At WebMethods, Two New Hires, Nine Quiet Departures

By Ellen McCarthy
Thursday, July 28, 2005

Two days ago Fairfax software company WebMethods Inc. put out a news release trumpeting its new executive hires.

The firm has been a bit quieter about the stream of talent moving in the opposite direction. Over the past 10 months, nine top-level people have left the company. Those who are talking say they all have their own reasons.

Earlier this month WebMethods' chief technology officer, Graham Glass , left to "pursue other interests," according to a filing with the Securities and Exchange Commission. Mary Dridi , the firm's highly respected chief financial officer, resigned in May to spend more time with her family.

Bob Jones , who led WebMethods' government business unit, left in February to join San Francisco-based Vontu Inc ., and in March, Andy Astor , a vice president in charge of technical marketing and acquisition integration, started a new company of his own. Two other senior managers, Don Springer and Tim Wolters , also left this spring to launch their own firm.

David Spille , former vice president of investor relations, jumped ship in December to take a similar position with Sunrise Senior Living Inc., and Jim Ivers , a former WebMethods marketing executive, left the same month to lead the marketing department at Herndon-based Cybertrust Inc.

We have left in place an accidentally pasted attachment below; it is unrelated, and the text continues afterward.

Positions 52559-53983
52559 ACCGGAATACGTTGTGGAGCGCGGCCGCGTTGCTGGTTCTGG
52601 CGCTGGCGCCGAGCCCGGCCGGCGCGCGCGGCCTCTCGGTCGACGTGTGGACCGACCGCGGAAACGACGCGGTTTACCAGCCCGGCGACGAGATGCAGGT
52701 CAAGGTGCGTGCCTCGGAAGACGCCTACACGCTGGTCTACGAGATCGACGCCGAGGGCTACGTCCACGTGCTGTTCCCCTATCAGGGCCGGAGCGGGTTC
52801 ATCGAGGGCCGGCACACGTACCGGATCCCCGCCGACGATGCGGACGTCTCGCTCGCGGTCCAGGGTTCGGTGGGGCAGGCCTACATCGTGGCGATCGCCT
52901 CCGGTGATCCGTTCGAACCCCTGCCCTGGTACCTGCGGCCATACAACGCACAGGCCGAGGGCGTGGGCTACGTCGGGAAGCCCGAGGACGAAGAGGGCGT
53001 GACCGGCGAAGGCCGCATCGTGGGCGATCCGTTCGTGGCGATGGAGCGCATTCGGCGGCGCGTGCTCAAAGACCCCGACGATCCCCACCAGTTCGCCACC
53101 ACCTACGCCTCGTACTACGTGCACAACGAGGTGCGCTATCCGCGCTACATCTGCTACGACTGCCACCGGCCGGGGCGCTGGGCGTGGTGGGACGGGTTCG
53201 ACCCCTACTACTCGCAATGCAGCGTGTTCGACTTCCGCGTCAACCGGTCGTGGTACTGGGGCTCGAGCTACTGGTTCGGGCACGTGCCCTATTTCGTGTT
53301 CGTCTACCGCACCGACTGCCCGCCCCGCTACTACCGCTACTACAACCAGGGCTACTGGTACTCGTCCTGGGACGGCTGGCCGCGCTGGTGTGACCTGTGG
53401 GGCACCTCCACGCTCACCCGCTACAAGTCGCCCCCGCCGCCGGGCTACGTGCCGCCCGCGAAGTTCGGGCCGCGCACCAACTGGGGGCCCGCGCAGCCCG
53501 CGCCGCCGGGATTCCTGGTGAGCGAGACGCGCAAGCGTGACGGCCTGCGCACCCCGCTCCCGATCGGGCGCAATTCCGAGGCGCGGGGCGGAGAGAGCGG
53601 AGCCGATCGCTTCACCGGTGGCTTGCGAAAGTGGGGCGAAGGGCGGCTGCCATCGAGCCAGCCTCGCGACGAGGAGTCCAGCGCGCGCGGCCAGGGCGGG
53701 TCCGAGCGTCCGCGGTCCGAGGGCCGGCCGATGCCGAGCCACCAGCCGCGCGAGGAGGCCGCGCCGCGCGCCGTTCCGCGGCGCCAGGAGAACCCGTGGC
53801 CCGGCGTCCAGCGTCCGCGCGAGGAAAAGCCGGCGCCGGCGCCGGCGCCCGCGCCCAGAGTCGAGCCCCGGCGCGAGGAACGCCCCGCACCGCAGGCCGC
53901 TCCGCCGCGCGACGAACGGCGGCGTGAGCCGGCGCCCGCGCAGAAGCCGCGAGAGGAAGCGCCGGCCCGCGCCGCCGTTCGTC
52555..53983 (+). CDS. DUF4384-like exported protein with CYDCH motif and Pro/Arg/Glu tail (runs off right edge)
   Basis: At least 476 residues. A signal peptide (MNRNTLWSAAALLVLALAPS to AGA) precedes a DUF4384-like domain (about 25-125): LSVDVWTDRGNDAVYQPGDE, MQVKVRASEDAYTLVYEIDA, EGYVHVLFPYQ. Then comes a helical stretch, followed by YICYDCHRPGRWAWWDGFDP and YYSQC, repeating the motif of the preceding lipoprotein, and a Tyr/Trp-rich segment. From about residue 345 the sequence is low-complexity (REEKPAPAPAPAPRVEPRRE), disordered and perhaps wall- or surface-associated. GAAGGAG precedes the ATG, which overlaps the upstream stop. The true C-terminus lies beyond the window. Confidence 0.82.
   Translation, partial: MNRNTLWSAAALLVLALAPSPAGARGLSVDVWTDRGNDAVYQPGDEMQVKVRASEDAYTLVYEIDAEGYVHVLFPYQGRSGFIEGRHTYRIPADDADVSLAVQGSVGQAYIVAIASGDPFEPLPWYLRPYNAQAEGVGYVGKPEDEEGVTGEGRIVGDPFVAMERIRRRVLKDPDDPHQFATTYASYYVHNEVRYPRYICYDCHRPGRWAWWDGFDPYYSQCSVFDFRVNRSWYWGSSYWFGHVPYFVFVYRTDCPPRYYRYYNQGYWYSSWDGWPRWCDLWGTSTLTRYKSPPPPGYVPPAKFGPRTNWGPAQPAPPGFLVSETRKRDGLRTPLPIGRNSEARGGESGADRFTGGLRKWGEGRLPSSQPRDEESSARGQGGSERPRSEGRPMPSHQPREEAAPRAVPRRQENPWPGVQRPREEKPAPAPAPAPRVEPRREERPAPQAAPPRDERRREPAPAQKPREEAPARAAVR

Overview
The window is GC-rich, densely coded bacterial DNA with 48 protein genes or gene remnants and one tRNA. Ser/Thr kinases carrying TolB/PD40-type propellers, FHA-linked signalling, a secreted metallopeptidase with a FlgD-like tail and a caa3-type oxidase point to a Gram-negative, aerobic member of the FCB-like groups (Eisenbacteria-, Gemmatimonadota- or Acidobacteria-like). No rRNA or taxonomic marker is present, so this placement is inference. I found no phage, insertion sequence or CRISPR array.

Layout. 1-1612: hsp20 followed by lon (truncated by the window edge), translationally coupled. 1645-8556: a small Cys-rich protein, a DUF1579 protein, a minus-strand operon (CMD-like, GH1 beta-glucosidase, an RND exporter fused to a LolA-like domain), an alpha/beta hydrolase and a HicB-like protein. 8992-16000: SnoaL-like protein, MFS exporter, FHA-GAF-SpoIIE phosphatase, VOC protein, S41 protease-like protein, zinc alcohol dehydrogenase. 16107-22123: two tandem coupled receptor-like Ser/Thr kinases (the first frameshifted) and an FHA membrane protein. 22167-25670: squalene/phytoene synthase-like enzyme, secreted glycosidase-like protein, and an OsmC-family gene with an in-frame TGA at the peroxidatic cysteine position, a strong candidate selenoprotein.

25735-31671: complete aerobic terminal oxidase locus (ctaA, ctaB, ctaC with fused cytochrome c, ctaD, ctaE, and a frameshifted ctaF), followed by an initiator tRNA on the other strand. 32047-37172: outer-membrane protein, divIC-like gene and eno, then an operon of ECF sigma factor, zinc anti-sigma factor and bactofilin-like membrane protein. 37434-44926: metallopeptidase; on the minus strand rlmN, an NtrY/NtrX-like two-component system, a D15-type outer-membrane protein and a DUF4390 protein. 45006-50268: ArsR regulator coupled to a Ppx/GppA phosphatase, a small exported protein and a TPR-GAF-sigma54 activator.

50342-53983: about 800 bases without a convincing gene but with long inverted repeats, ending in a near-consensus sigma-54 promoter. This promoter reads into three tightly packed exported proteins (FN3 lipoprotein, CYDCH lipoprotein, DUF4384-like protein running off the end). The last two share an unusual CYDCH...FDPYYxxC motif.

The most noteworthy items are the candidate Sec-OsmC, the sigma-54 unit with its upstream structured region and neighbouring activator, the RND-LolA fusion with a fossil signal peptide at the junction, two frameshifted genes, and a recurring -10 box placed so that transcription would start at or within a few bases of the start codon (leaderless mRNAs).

The company's founder and longtime leader, Phillip Merrick , left in October for health reasons.

It doesn't take a corporate psychologist to divine that so much turnover might be tough on the morale of an 830-person company. Especially one that was plagued by accounting shenanigans in a foreign subsidiary and had to restate its 2004 financial results in the past year.

Deborah Rosen , vice president of marketing, said the shifts are typical for a growing company.

"We have a lot of . . . folks who have been here for quite a long time and new talent that we think we need to take us to our next phase of growth," she said.

Several of the former executives said their departures were amicable. Astor said he was sad to leave but felt compelled to start his own company, Edison, N.J.-based EnterpriseDB Corp .

"I had an entrepreneurial itch," Astor said. "It was a fantastic three years," he said of his tenure at WebMethods.

Spille said he was ready to move out of the technology industry altogether, and Ivers said the opportunity at Cybertrust was too good to pass up. Glass declined to comment, but his blog says he left WebMethods to "start a new company focused on education."

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